The first rule of Fight Club is … you do not republish Fight Club

Another Brad Pitt boxing

A pair of therapists has lost a paper in Sage Open because they’d previously published the article in another journal (more on that in a bit). 

The article, “Bridging the gap between theory and practice with film: How to use Fight Club to teach existential counseling theory and techniques,” appeared in 2013. The authors were Katarzyna Peoples, a counselor at Walden University, and Stephanie Helsel, a therapist whose LinkedIn page lists her as an adjunct professor at Waynesburg University in Pennsylvania. The two appear to have connected at Duquesne University, where each received her doctoral degrees. 

Here’s the gist of the article

In Fight Club, we see how one man journeys out of convention and stereotypical cultural limitations toward the existential ideal of an authentic, self-responsible person who is freely being-in-the-world in an honest, engaged way. The different aspects of [Edward Norton’s] psyche provide illustrations of different existential perspectives on sexuality, freedom, and God, as well as a fragmented sense of self. Viewing Fight Club as a contemporary story of one man’s confrontation of fundamental existential issues provides a compelling and entertaining structure around which the instruction of existentialism can be organized. As counselor-educators help students understand existential counseling through media, it is important to bear in mind that educators are also colearners of this process. Educators must allow for students’ personal meaning-making of existential concepts. Because existential themes vary from one philosopher to the next, students must also learn to understand what existential counseling looks like through their personal experiences and perceptions, and that is an achievement that is unavoidably individualistic.

The one-sentence retraction notice knocks the paper to the canvas with a single punch: 

The article has been retracted due to overlap with a previous article written by the authors, titled Constructivist education with Media: Using FIGHT CLUB to teach existential counseling theory, published in Education and General Studies, Vol. 1 (2), pp. 048-053 September, 2012, posted at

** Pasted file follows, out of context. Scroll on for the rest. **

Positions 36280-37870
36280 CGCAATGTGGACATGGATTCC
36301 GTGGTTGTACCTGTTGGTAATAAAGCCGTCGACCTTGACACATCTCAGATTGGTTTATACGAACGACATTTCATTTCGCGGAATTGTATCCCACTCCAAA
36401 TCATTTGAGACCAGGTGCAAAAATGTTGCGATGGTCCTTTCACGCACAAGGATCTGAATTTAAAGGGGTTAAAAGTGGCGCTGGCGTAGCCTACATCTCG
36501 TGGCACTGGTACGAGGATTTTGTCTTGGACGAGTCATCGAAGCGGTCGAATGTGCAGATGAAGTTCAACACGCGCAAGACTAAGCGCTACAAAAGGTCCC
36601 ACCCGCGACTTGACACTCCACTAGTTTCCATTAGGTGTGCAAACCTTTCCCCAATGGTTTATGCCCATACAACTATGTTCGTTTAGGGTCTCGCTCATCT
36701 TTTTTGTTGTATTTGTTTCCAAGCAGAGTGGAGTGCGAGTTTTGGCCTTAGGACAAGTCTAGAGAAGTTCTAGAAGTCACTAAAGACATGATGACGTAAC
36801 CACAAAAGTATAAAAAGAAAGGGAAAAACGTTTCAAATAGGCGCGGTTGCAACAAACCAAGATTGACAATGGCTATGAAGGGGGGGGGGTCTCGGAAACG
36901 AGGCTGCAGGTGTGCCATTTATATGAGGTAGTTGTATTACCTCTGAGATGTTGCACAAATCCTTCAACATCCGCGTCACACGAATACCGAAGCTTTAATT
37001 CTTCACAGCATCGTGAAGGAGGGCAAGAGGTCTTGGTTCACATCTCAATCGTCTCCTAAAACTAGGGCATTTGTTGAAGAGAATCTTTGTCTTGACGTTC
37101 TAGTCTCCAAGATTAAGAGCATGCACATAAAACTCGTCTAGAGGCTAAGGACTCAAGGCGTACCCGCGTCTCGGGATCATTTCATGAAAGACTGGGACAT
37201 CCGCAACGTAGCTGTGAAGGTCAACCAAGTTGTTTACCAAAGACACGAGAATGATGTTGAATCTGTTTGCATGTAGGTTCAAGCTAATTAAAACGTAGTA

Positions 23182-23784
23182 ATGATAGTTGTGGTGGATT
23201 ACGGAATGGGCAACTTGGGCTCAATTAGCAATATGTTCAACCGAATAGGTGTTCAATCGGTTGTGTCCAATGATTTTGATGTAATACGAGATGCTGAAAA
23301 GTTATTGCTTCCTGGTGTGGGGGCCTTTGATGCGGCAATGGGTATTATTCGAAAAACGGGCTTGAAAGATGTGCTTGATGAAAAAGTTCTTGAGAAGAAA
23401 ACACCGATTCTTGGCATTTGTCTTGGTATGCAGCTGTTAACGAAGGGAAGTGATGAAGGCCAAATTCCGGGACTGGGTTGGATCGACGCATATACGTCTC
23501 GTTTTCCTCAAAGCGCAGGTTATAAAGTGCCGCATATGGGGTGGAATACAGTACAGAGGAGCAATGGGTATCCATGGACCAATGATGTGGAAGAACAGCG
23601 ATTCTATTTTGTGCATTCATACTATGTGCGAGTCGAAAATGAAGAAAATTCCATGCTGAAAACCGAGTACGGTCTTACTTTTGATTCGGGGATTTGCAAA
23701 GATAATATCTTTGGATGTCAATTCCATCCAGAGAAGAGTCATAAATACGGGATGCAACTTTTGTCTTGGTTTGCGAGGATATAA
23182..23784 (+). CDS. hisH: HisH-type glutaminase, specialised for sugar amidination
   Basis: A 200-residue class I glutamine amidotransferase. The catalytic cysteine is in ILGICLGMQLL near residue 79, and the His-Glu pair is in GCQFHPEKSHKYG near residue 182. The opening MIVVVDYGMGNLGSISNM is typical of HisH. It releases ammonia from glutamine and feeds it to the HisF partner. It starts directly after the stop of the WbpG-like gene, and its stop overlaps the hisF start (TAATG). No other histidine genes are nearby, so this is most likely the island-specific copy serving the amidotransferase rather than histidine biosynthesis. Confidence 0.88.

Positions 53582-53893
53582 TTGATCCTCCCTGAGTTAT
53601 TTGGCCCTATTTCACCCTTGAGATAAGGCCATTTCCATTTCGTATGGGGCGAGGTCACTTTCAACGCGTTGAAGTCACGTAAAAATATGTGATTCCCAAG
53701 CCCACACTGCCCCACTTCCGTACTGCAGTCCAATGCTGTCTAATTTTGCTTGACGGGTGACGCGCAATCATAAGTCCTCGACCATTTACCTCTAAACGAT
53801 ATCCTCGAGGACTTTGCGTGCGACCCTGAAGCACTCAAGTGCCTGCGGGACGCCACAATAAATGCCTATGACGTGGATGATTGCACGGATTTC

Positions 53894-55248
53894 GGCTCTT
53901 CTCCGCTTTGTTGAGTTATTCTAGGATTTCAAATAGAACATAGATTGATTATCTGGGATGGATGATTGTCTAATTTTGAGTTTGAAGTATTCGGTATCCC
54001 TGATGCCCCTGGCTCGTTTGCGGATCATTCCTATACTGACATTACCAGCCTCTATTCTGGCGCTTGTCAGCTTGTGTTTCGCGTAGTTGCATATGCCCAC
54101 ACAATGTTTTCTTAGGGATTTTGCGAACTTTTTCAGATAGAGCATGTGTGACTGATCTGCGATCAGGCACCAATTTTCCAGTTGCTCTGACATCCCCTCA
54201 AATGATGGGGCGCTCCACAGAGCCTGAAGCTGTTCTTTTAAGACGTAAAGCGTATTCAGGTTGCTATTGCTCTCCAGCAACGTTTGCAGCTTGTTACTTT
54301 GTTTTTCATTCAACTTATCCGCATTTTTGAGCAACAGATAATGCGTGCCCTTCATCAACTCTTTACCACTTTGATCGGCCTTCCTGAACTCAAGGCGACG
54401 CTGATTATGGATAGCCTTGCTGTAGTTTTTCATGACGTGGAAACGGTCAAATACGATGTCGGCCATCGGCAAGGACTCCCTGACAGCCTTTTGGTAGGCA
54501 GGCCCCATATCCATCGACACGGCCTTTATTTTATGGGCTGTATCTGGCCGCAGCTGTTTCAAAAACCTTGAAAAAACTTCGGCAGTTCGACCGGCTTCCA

And isn’t it the way with movies these days that everything’s a remake? We found yet another version of the Fight Club paper in the June 2014 issue of Merit Research Journal of Art, Social Science and Humanities (we confess we’d not heard of this journal, or the publisher, before). The paper, which carries the same title as the now-retracted article, is available here

We emailed Peoples, the corresponding author, for comment and received this reply:

[The Sage Open article] was retracted for copyright issues as my co-author and I submitted unedited version that was too similar to another article we wrote. Our mistake completely so we submitted the correct edited version elsewhere.

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3 thoughts on “The first rule of Fight Club is … you do not republish Fight Club”

  1. It’s also a massive misreading of Fight Club to suggest that the protagonist’s story is a happy one or one worth imitating.

  2. It’s kindof meta isn’t it? They thought it was a separate paper, but turns out they were just the same the whole time. 😉

  3. Having never watched Fight Club (simply because I don’t enjoy pugilism or other violent images – same for the great(?) Raging Bull), all I know is the “first rule” thing. So this is interesting at another level.

    Researching just now, I was surprised to see that Fight Club ranks 10th all time in top-rated movies on IMDB.

    So I just educated myself (existentialism in Fight Club???) by reading the synopsis on IMDB [mandatory spoiler alert]:, and holy COW, I did not know. Two paragraphs in and I stopped, because now it’s on my watchlist for the weekend.

    p.s. This is not what I anticipated for this “Independence Day” weekend…

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